The novel - and the entire series - is being praised by reviewers for the appealing characters of Margarita and Bindi. Have you encountered any surprises from your characters as they've evolved through the novels in the series?

I didn't intend for Bindi to kiss so many guys when I first created her. That was something she insisted on, and once she made her argument for it, I couldn't help but agree. Bindi's a bit broken, but on some level, she's still a hopeless romantic. It's her escape from reality, in a way, and it can often lead her down roads she really shouldn't take. She'd get into a lot more trouble if it weren't for Margarita.

In Nine Feet Under we get to meet some intriguing new characters, including the Chandler brothers and Sheriff Lopez. What inspired those new additions?

Lopez was a reversal from the law enforcement officers in my previous books. Those men had been easy to read, off-balance, with their emotions splashed all over their sleeves. I wanted to give Bindi a challenge that her Nose couldn't help her with: a man she can't read. The Chandler brothers came in two parts. First, I knew I wanted to bring Garrick back for this book, so I spent some time figuring out what kind of person he'd be, and what that would mean for Bindi. Then I realized I needed someone to both balance and off-balance him: Shannon. Together, the two brothers are a delightfully frustrating wrench in Bindi's and Margarita's plans.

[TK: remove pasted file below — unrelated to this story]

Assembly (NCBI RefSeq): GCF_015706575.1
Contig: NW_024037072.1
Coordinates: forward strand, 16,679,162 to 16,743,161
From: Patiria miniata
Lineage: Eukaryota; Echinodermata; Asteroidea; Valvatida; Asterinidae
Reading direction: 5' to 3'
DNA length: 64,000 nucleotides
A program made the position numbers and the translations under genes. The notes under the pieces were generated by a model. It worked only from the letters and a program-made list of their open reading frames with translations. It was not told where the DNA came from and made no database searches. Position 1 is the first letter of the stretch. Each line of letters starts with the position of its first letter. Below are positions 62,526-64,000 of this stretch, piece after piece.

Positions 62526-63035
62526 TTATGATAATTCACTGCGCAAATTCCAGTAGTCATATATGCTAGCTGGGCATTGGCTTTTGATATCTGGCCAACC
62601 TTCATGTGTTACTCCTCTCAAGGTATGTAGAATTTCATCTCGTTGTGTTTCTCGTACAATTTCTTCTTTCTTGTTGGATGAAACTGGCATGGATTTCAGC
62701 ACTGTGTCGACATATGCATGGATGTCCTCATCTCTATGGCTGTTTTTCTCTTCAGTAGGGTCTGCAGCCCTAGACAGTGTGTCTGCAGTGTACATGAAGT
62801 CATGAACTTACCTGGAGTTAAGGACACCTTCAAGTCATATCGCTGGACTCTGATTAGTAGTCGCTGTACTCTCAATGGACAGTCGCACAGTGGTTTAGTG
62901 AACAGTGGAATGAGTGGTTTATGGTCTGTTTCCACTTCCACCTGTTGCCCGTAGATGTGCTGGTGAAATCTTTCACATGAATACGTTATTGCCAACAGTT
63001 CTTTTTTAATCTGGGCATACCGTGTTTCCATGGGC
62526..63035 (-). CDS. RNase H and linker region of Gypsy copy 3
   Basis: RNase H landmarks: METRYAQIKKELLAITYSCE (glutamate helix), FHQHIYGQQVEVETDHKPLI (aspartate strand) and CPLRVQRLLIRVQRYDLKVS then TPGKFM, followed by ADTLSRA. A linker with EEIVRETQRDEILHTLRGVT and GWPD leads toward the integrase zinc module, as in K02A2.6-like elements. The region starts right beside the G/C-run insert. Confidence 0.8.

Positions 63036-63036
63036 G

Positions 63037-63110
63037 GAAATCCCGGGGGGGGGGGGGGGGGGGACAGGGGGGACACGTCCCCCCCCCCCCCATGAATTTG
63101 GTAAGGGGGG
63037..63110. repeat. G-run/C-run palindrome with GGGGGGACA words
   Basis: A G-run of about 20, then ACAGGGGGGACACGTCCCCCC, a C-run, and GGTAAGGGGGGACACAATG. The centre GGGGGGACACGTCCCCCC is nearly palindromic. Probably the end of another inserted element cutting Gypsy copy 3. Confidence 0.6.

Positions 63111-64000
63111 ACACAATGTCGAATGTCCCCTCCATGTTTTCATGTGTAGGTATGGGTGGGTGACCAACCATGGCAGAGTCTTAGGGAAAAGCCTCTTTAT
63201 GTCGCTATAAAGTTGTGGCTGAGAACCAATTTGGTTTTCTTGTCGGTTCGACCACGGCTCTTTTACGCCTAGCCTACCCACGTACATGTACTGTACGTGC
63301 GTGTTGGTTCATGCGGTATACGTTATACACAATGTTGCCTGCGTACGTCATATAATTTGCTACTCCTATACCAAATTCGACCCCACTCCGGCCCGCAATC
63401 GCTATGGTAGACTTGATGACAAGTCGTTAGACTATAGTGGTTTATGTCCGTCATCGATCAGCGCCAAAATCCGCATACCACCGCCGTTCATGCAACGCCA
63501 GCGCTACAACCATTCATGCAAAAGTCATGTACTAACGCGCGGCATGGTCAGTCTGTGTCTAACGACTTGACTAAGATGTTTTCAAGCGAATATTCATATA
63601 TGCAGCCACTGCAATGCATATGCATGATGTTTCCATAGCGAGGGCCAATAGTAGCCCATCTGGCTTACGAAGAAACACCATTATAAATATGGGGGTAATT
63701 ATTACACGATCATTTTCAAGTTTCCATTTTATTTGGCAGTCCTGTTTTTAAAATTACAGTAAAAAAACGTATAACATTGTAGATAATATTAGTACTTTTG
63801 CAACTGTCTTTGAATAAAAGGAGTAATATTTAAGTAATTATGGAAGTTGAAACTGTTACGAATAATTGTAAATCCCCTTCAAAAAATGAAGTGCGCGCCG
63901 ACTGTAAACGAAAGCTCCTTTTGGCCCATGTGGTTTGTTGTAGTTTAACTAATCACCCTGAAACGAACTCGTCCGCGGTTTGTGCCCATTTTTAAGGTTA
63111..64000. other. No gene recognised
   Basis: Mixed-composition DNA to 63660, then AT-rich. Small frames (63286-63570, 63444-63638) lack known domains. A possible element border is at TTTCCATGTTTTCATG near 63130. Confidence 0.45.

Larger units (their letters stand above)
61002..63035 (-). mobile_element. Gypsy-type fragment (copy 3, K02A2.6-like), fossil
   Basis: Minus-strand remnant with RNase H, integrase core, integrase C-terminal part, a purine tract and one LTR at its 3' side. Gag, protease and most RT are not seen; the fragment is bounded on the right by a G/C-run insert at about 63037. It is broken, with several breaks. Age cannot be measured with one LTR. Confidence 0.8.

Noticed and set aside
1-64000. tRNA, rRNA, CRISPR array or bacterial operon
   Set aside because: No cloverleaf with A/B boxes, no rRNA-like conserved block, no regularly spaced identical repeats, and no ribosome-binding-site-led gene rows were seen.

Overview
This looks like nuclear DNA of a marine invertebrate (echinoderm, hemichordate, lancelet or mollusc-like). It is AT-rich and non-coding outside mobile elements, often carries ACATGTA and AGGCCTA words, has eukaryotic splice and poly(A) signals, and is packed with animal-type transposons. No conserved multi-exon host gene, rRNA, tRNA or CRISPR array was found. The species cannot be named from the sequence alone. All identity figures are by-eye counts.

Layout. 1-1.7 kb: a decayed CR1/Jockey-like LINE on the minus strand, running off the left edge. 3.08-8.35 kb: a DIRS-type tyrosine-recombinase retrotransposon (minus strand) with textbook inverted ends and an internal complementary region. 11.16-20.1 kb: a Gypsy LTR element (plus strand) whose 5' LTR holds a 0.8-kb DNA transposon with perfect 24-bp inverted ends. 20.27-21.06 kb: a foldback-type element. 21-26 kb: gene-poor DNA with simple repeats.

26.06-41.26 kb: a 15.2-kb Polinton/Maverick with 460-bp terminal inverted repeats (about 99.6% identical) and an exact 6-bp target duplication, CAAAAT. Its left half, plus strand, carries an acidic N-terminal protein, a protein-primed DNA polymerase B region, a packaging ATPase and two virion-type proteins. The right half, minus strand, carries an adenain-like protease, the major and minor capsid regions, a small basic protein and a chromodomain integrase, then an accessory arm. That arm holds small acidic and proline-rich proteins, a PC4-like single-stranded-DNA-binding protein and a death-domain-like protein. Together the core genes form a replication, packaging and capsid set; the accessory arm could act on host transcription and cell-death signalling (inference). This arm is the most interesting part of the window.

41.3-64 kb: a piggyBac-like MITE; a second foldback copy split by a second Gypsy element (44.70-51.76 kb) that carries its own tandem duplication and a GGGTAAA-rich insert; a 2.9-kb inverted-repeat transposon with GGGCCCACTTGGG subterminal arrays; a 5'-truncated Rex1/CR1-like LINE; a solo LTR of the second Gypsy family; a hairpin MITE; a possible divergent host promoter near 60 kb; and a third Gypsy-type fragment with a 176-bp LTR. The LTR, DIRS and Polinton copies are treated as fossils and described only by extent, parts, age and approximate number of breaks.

Readers are enjoying the meticulous plotline in Nine Feet Under. How do you go about crafting your mystery plots?

I create my setting, then I start with the crime and work backward. Sleuths are always playing catch-up, so the beginning of the book is ripe for studding with foreshadowing and clues the readers will only recognize in retrospect. Early clues are one of my favorite parts of writing mysteries. But by the end of the book, I need to have a fairly strict chronology for actions and reveals. My books often cover just a few days, and Nine Feet Under takes place during just one very long day. I had to make sure that my timing was logical and reasonable when planning out my characters' actions.

Do you find there are special challenges in writing a book that is part of a series?